My daughter's shop is called Toyshelf, a name which I think suits it well as it conjures up an image of a shelf filled with an ever growing number of cute, cuddly and colourful toys. Do pop over and take a look if you enjoy making small toys.

Monday, 2 January 2012

The Wind in the Willows

'The Mole had been working very hard all the morning, spring-cleaning his little home'.

This is the well known opening line from Kenneth Grahame's 'The Wind in the Willows'. First published in 1908 it is now a much loved children's classic. In my last blog post I promised to tell you more about the book that is wonderfully illustrated by Inga Moore.


The book begins with the Mole painting his ceiling. After a while he grows tired and throws down his brush. There is a hint of spring in the air so he scrambles up his dark tunnel and out into the fresh spring air. Without further thought the Mole heads off into the countryside. Eventually he reaches a meandering river and beside it sits a snug little dwelling-place.



This is the home of the Water Rat and the two animals quickly become friends and enjoy a happy summer together fishing and having adventures up and down the riverbank. One of their acquaintances is Mr Toad (we'll see more of him later!)


As days grow shorter and winter approaches the Mole grows restless and foolishly ventures alone into the Wild Wood. His mission is to find the home of the much respected but elusive Mr Badger. But he soon becomes lost and very frightened and is eventually rescued by his friend the Rat.



The two head for home but the snow falls thicker and faster and it is soon evident that they have lost their way. Suddenly the Mole stumbles on an object that is protruding from the snow. It is a door scraper and of course where there's a door scraper there must be door. So the two exhausted animals start to scrape away the snow and soon find a bell-pull.


After ringing the bell they wait patiently and eventually hear distant footsteps from inside. The door slowly opens and there stands Mr Badger.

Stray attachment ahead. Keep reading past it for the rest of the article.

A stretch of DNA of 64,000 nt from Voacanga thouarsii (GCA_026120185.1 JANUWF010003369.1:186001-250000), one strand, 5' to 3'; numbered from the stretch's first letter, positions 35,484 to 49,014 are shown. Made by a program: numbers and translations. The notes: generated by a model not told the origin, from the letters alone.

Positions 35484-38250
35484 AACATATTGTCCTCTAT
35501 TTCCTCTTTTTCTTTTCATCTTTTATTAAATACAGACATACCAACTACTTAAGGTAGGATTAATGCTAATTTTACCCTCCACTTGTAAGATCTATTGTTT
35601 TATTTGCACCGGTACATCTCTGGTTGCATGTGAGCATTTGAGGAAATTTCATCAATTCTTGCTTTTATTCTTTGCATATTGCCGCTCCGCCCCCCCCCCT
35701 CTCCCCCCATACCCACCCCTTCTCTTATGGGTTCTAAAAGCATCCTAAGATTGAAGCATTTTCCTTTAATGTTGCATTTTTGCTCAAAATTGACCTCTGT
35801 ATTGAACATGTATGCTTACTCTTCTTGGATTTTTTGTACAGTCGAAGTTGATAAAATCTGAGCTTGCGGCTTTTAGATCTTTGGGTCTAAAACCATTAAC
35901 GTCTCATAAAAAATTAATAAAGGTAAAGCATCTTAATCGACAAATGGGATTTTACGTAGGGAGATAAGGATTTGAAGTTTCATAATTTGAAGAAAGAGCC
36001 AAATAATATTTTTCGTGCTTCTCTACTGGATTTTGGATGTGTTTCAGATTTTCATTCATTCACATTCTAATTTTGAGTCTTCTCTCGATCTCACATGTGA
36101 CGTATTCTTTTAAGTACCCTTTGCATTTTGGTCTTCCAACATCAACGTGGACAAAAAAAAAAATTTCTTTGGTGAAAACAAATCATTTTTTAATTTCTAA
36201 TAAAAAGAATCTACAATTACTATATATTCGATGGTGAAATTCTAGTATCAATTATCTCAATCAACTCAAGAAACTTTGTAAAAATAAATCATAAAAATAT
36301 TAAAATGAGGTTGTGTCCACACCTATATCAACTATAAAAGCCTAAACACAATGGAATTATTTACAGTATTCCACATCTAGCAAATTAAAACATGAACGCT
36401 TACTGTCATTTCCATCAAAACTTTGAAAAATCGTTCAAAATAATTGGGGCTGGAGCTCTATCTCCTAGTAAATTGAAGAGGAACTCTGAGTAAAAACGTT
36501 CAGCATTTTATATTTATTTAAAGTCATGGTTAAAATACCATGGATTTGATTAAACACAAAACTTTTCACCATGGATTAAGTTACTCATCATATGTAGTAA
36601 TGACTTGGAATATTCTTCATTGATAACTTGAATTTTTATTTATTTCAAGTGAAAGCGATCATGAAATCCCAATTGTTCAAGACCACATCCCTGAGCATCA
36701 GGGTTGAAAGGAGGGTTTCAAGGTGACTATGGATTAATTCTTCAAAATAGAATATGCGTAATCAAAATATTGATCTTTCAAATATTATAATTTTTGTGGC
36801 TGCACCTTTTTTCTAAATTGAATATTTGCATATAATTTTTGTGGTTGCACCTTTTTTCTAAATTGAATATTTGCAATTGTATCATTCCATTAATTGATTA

He invites them inside, bathes the cut on the Mole's leg, gives them a hearty meal and then gives them both a cosy bed for the night.

The following morning the friends find two hungry hedgehogs sitting at the table eating bowls of porridge given to them by the kindly Badger.


With Christmas approaching it is time to return to the Riverbank. They pass through snowy villages and cross freezing fields.
  
 

On the way the Mole calls at his old home and although a humble dwelling they spend some time there and enjoy Christmas carol singing in the company of little field mice.



The story starts quite gently but then it continues apace with lots of adventures for the Riverbank folk. Mr Toad is the centre of everyone's attention.



He steals a car, drives it recklessly and is caught by the police. To escape from prison he dresses as a washer-woman and is again pursued by the police. And so the Toad's adventures continue.

Whilst the foolish animal has been away his grand house 'Toad Hall' has been taken over by weasels, stoats and ferrets from the Wild Wood.


It is thought the Toad might have lost his house for ever but with Mr Badger's expert knowledge of underground tunnels the four friends are able to enter the house undetected and they pounce upon the unsuspecting weasels who are holding a party.


The mighty Badger with whiskers bristling waves his great cudgel and rushes towards the ferrets at the dining table. With noisy whoops and shrieks the Rat, the Mole and Mr Toad join the attack and the terrified ferrets make their escape. In five minutes the room is cleared and through the broken window panes the shrieks of the escaping intruders can be clearly heard.

At long last the friends can dine with the now (hopefully) reformed Mr Toad, who is happy to be back in his much loved ancestral home.


If you are familiar with 'The Wind in the Willows' you will know that I have only covered a small part of this much loved story. My main aim of this post was was to show you some of Inga Moore's superbly evocative illustrations.

This is a large book measuring 29cm x 21cm. In full colour throughout there are almost 100 illustrations on the 182 pages. It is essentially a book for children but will appeal to all ages. I should point out that the original text by Grahame has been abridged in places to allow for the many illustrations.



A children's classic beautifully illustrated by Inga Moore.